With the release of International Living’s most recent Annual Global Retirement Index at the start of 2019, we again see Costa Rica pitted against Panama for the top spot. North American expats clearly love this part of the world for its proximity to “home.” Retired expats love that both countries have pensionado programs, making it easy to gain residence. And the trend of affordable, modern healthcare is a bonus for everyone. So how do expats choose between Panama and Costa Rica?
Panama topped the most recent index, taking first place overall, and in the categories of Benefits and Discounts, Visa and Residence. It tied for first place with Costa Rica in Governance and Development, while scoring well in the Healthy Lifestyle, Entertainment and Amenities, and Opportunity categories.
Both countries have two long coastlines–one on the Atlantic and one on the Pacific–with a diversity of landscapes in between. Both countries have good quality, affordable healthcare for residents, with top-notch, English-speaking private clinics and hospitals that are popular with medical tourists. And both nations are close to the U.S. and Canada, sitting just outside of the hurricane belt.
But what’s so special that has people saying that they like Panama but love Costa Rica? Below are some short, composite descriptions of what expats have to say about life in Panama vs. Costa Rica.
A tropical climate and stunning natural beauty make Costa Rica popular with expats who want to live in one of the most beautiful places in the world. These qualities are not entirely unique, though, when comparing it to neighboring Panama, which also has some ecologically spectacular locations. What people really love about buying real estate in Costa Rica are the better prices for similar experiences. If you want to be in an expat-hub like our home-village of Ojochal, you would be paying more for a comparable location in Panama.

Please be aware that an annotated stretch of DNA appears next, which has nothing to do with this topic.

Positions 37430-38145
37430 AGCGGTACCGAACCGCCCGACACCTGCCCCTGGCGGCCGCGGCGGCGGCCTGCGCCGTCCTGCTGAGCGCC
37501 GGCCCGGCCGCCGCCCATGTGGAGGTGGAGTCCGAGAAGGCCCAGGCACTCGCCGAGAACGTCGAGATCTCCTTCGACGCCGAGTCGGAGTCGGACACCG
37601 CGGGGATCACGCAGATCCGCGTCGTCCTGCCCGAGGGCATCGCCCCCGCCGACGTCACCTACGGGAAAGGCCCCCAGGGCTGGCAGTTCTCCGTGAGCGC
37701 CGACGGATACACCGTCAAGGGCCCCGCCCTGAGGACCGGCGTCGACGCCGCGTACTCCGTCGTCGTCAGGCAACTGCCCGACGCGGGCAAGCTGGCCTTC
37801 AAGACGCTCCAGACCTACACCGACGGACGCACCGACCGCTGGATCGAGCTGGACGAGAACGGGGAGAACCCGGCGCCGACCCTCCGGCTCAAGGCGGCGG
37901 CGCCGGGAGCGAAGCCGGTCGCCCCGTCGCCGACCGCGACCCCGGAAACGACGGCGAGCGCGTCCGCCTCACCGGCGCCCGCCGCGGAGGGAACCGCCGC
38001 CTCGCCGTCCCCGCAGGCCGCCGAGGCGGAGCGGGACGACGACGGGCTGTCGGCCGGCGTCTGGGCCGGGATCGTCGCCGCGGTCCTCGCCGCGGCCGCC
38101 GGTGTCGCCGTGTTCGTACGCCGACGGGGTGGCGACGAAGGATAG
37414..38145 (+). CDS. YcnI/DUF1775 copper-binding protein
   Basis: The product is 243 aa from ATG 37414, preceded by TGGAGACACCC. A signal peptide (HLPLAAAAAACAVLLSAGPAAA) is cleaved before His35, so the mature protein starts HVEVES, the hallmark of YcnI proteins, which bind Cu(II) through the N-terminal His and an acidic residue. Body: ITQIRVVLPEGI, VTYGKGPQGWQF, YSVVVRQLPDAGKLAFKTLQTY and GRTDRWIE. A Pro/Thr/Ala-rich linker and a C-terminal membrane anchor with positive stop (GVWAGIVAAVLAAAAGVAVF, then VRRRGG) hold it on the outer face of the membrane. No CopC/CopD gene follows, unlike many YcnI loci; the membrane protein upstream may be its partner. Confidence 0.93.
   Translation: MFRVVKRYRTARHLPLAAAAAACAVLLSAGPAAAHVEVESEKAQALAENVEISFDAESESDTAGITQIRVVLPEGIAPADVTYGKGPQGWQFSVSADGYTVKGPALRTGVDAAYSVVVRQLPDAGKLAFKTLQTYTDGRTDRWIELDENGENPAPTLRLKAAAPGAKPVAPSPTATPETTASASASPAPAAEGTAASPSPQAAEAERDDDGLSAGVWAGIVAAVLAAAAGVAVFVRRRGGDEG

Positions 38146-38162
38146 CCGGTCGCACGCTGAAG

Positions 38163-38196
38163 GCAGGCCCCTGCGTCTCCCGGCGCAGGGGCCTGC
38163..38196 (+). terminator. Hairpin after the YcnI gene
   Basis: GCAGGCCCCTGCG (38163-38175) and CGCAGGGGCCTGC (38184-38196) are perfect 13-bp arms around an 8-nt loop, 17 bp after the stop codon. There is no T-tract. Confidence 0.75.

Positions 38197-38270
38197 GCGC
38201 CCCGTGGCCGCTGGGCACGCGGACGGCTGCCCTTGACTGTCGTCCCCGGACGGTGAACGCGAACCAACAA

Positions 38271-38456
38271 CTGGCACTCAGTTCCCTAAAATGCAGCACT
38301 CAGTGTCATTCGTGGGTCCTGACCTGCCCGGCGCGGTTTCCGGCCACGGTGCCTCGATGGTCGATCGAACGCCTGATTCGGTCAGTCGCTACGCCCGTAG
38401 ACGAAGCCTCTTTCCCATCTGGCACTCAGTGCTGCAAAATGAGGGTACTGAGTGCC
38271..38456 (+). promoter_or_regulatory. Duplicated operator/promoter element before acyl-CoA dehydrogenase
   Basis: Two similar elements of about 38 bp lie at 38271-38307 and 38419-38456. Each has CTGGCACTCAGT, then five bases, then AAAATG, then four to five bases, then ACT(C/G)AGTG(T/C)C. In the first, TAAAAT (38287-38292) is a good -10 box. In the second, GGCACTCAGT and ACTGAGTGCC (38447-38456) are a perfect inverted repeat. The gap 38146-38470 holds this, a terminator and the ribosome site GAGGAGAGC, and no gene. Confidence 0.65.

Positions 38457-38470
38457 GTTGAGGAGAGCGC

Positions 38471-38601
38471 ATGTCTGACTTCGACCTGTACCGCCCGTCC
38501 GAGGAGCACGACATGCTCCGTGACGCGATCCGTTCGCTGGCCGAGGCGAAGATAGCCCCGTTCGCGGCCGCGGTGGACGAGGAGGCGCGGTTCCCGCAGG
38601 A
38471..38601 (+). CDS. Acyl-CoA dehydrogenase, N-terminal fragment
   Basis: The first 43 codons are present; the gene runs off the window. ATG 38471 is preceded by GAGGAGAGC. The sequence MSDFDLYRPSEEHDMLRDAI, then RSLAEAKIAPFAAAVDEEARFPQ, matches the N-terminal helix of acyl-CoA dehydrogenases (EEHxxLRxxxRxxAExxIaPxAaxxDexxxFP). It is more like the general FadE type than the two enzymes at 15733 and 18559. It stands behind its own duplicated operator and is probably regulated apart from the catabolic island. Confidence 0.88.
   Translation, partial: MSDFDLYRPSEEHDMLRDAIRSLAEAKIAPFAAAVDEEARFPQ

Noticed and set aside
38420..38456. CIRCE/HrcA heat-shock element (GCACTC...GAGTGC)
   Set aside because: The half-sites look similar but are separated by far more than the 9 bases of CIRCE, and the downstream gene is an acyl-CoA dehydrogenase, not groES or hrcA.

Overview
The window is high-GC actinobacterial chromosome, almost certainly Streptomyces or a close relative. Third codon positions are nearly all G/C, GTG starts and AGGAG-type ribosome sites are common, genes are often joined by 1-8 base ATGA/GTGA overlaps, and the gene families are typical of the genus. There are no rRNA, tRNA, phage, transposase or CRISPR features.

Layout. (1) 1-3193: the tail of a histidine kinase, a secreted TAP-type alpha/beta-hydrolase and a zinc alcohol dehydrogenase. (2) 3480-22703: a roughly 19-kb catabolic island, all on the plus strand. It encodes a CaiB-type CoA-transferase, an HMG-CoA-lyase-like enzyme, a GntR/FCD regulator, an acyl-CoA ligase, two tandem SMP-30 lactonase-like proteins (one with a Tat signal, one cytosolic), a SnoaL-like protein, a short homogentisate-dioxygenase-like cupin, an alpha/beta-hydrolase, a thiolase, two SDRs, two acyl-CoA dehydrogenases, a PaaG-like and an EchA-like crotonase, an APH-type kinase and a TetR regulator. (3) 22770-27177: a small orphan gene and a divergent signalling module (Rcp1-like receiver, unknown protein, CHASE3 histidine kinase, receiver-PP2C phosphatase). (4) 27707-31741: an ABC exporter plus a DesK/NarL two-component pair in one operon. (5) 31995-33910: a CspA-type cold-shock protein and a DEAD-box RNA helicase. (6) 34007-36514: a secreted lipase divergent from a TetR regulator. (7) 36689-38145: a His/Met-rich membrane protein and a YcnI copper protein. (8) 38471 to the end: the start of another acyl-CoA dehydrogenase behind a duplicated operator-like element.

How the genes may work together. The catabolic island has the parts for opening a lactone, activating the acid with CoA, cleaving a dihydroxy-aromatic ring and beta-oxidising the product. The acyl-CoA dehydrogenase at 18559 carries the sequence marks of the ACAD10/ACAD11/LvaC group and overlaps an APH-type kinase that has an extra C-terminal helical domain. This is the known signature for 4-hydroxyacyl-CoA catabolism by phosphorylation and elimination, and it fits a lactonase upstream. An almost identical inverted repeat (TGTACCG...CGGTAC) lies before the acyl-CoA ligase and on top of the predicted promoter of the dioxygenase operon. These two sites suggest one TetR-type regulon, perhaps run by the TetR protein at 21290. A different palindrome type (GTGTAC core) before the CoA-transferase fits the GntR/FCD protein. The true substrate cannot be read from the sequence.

Costa Rica has a stable democratic tradition running for many decades and a peace-loving culture. The army was abolished in 1948 and the army’s budget was indefinitely pledged towards education and healthcare. This is a progressive nation, with LGBT rights increasing steadily.
Twelve microclimates allow for a large diversity of organic foods to be grown and sold at farmer’s markets all over the country. Although the climates in Panama and Costa Rica are similar, Panama tends to be more hot and humid, and their Pacific rainy season lasts from May until January, whereas it only goes to November in Costa Rica.
Costa Rica is a country known for its safety, neutrality and a good banking system. The people are friendly and welcoming, with many able to speak at least partial English. Ticos are genuinely happy to help you learn Spanish, so don’t be ashamed to try–you will be highly praised for your efforts!
Many remark that Costa Rica has a better education system, better customer service and more cultural awareness. Costa Rican workers also tend to be more reliable for services like cooking, cleaning, gardening, and handy work, while Panamanians have a lesser reputation for work ethic.
Costa Rica is clean and green, living up to its international reputation, while Panama is noticeably dirtier. Garbage lines the streets in Panama, where much more disposable good are peddled due to Panama’s more open trade laws. Even fast food is more prevalent in Panama–for good or for bad.